- Don’t treat engineers like an outsourcing agency: Don’t plan everything out and hand the finished plans to the engineers to code. Involve your engineers from the earliest planning stages to get their valuable feedback. Keep them in the loop so they can give you their insights about the product ideas and tell you what is and isn’t possible in development.
Here are five tips for communicating with designers:
- Give designers their creative freedom: Make sure that they know what they can and cannot do, and then step back and let them do it. (For instance, if they want to add a certain piece of data to a dashboard but it’s not available, let them know before they start to design.)
- Don’t treat designers like an agency: Don’t just throw them your finished product plans and expect them to “dress it up.” Just like engineers, they need to be involved in the entire planning process from the beginning. They’ll often know more about users than you do.
- You and your designer are a team: Give them access to the user data and feedback that informs your decisions.
- Don’t ever tell the designer what to do: As a PM, your job is to provide the what and why, not the how. If you’re unhappy with something they’ve made, remind them of the reasons for a certain feature, using data to back up your claims. You’ll be better off if you don’t tell them how to do their job.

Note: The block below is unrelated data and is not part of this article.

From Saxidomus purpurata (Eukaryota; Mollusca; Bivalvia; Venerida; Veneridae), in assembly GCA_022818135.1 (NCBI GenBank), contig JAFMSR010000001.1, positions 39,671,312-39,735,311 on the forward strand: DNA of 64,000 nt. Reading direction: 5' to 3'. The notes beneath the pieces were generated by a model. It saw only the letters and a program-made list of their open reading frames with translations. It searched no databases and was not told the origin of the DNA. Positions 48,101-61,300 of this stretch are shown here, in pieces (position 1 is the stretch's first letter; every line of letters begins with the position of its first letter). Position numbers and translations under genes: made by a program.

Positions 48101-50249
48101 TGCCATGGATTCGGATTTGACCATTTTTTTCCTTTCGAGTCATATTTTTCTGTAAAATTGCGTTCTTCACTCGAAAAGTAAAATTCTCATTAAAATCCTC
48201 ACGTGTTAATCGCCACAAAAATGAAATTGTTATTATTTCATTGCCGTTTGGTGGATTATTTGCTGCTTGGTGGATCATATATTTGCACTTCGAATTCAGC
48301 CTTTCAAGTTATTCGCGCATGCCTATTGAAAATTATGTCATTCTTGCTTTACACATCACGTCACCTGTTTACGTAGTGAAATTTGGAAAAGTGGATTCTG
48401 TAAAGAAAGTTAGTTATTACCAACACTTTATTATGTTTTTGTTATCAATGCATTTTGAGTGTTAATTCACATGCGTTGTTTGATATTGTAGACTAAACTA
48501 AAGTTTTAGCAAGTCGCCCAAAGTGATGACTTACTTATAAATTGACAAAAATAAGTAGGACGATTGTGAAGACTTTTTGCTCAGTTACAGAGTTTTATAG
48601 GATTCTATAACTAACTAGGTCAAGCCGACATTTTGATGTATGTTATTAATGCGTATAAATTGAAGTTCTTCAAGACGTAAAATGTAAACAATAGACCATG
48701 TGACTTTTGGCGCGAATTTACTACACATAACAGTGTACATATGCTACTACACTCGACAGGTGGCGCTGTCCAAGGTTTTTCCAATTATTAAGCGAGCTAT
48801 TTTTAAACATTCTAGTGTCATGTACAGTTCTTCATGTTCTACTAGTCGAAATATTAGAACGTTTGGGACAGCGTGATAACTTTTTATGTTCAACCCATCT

- Focus on the user problem, not the solution: Instead of telling them your proposed solution for the feature, tell them about the user problem it’s meant to solve. Given the real issue, the designer will be able to find their own good solutions for the design.
Here are three tips for communicating with executives:
- Keep your communications short: Executives are busy people, and they likely won’t read a long email. Write to them in a couple of bullet points to save their time. Don’t give them all of the information. If they need it, they’ll ask.
- Relate everything back to the business: Tell them how things relate to the bottom line. That’s what they’re most concerned about.
- Communicate in a way that’s convenient for them: Some executives hate email. In that case, have a quick conversation in the hallway or mention it the next time you’re in a meeting together.
Here are four tips for communicating with other stakeholders of the project:
- Communicate with each team as much as you can: It doesn’t have to be formal or take a lot of time. Grab lunch, organize a quick meeting, or just say hi.
- Make sure each team understands that you know your company’s users, technology, and business: This way, they’ll have more confidence in the decisions you make.
- Update them on the latest developments of the project: A company blog is a great place to do this. If it’s an email, make sure it’s clear that they don’t need to respond.
- When explaining a solution, start with the reasoning behind it: Tell them the story that got you to this point. Taking them on the same thought journey you had will help bring them to the same conclusions.